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Review © 2002 T. M. Wagner.
Book cover art by Wayne Douglas Barlowe.



One of Bayley's most outré and witty novels, The Pillars of Eternity tells the story of space pilot Joachim Boaz, and a quest to find the treasures of a lost planet. Throughout, Bayley's famously fertile imagination blossoms all over the place, as one outlandish idea after another vies for your attention. But Bayley writes with a certain degree of black humor this time, which mitigates matters during those times the book threatens to go over the top altogether. The final result is another eye-opening and absorbing work of wonder from SF's unsung genius.

Having spent most of his youth suffering from horrible deformities that have earned him the cruel nickname of Mudworm, Boaz is rescued from him homeworld by a group of philosophers called collonadists, who replace his skeleton with an artificial one that also has the ability to heal his body and enhance his senses to various degrees he can control. Boaz is instructed in collonadist philosophy, which has determined that time moves along a wheel, and that all events that have ever happened will happen again and again throughout eternity, in an inviolable process. (Could even Robert Jordan be a Bayley fan?) Boaz learns to master what the collonadists call ataraxy, which is kind of like a zen state where you avoid emotional extremes and learn to accept your fate. However, if it seems like possessing an artificial skeleton that allowed you to highten your senses would run counter to such a philosophy, you'd be right, and Boaz finds this out the hard way, when a tragic accident which would ordinarily have killed him doesn't, because his skeleton keeps him alive all through it. So Boaz experiences extremes of pain and terror no one was ever meant to endure. (In a startling touch, Bayley makes this the most blackly amusing scene in the book!)

Now able to survive only through a special suit linked to a spacecraft from which he cannot exit farther than 15 miles, Boaz is determined to disprove the collonadists and, if possible, alter the course of time in the future, though it may mean that he and the entire human race may not exist in the universe's next go-round. Falling in with a group of thieves and gamblers, Boaz makes his way to a mysterious planet called Meirjain the Wanderer, which floats unpredictably throughout a distant star cluster and whose location has only recently been pinpointed after having been lost for years after its initial discovery. On Meirjain are said to be gemstones that can actually affect the course of time itself, and Boaz isn't the only one after them.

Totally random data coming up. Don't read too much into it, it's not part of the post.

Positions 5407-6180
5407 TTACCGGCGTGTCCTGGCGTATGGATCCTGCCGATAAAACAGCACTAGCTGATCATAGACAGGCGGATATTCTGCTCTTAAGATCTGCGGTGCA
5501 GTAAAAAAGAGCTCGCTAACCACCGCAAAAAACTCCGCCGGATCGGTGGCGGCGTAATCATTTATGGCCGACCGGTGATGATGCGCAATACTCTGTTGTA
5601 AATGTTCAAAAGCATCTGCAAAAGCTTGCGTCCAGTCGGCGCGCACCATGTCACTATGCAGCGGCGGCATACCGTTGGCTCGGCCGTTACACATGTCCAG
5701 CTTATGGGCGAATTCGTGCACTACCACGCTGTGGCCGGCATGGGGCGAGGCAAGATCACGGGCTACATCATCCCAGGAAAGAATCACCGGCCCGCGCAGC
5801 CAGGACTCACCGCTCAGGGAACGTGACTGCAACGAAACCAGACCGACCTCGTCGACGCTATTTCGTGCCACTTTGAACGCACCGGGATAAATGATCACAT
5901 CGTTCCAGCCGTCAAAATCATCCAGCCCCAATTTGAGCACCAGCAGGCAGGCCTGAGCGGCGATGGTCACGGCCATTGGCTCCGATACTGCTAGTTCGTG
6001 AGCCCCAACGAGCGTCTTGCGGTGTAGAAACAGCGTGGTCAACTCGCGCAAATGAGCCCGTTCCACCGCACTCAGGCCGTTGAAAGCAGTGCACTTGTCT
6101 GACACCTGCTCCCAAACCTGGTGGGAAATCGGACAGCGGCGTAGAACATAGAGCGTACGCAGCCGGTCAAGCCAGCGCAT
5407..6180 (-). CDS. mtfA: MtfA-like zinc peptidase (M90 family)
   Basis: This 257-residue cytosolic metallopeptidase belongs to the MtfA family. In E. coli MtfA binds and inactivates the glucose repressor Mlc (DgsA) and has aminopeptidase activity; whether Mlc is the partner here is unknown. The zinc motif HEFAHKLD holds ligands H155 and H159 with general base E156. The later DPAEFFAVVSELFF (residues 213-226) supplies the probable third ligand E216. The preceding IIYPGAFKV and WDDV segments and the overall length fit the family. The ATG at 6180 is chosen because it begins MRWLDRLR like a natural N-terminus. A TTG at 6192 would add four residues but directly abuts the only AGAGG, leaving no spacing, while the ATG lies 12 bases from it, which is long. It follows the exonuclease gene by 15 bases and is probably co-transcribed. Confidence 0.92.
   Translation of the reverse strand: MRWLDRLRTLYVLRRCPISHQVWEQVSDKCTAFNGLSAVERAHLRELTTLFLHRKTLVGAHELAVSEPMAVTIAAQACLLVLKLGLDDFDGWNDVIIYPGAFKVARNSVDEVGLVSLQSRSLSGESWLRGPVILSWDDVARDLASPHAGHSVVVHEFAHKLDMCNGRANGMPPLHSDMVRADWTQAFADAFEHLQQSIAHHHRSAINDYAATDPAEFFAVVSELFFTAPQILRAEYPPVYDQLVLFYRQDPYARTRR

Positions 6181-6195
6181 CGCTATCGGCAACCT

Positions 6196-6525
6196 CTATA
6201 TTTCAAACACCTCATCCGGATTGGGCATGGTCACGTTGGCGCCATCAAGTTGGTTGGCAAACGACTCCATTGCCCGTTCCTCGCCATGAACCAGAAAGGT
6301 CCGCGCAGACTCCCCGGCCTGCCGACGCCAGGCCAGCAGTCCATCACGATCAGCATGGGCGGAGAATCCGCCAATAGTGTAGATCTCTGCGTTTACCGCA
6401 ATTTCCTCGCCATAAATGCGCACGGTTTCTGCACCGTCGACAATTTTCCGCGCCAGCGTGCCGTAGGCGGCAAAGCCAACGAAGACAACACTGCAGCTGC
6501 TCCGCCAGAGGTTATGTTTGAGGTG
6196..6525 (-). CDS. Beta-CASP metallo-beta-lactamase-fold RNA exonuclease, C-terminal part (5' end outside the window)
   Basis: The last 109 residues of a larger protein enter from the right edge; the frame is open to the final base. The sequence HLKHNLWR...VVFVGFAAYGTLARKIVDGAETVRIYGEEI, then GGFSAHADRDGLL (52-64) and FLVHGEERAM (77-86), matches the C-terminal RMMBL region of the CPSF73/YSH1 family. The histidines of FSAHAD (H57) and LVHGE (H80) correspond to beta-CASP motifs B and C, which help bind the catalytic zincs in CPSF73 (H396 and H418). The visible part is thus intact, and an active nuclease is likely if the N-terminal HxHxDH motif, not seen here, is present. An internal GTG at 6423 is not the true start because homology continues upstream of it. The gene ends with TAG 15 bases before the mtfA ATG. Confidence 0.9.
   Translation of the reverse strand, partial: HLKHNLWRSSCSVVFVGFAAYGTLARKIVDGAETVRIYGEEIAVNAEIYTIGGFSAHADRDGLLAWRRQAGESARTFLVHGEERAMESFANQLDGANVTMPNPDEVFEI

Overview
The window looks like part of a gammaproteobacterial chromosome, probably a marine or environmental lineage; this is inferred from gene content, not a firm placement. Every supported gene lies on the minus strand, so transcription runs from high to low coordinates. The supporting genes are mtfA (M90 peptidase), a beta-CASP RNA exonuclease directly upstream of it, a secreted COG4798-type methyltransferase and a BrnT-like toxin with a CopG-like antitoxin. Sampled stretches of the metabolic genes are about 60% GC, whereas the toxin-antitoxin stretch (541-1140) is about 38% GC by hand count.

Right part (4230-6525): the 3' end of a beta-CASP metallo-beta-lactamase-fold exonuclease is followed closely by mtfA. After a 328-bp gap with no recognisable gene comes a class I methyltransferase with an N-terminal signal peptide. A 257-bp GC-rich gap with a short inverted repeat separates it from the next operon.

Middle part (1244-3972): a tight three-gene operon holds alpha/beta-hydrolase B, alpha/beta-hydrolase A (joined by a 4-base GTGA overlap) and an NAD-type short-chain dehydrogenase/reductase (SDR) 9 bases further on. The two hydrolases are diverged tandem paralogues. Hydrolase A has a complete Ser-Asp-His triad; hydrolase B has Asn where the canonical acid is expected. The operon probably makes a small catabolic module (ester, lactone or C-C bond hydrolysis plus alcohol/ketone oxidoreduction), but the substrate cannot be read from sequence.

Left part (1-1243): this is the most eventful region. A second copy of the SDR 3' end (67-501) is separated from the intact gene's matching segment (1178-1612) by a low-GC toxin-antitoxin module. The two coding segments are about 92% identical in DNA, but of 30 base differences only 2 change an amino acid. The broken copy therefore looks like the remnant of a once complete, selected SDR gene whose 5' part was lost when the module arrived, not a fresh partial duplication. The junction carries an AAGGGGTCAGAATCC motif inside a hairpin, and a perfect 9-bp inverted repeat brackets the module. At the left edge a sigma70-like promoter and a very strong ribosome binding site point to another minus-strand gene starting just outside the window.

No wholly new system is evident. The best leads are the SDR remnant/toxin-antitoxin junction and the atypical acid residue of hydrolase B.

If the synopsis has you going "Holy cow!" then welcome to the mind of BJB. Bayley's hallmark is the seemingly bottomless well of ideas from which he draws his stories, taking them and molding them into unheard of shapes until you're left with something quite unlike anything else in SF. (One of the most startling ideas is that of a new sexual fad involving murdering your partner, who is immediately reborn into a clone.) But though Bayley has more originality in his pinky than the average convention guest list has to spread amongst themselves, I have heard him criticized for being light on character. To some level I'd agree; I'd actually say that Bayley gives the bulk of his attentions in characterization to his protagonist, allowing the rest of his cast to get by on the bare minimum necessary to get the story told.

But then, Bayley doesn't write character pieces, generally. This is idea fiction, set squarely within the familiar tropes of space opera but with everything rearranged to suit his own purposes. I suspect that if Bayley were an interior decorator he'd figure out a way not only to put the furniture on the walls and ceiling, but to fix it to where you could sit on it all the same.

The Pillars of Eternity might seem like it's just a bit too much to some readers, but I think most of you would find a lot to love in Bayley's books were you to discover them, a process soon to become easier through the reprinting efforts of Cosmos Books. Take a chance and enjoy a wild and weird ride through the worlds of Barrington J. Bayley.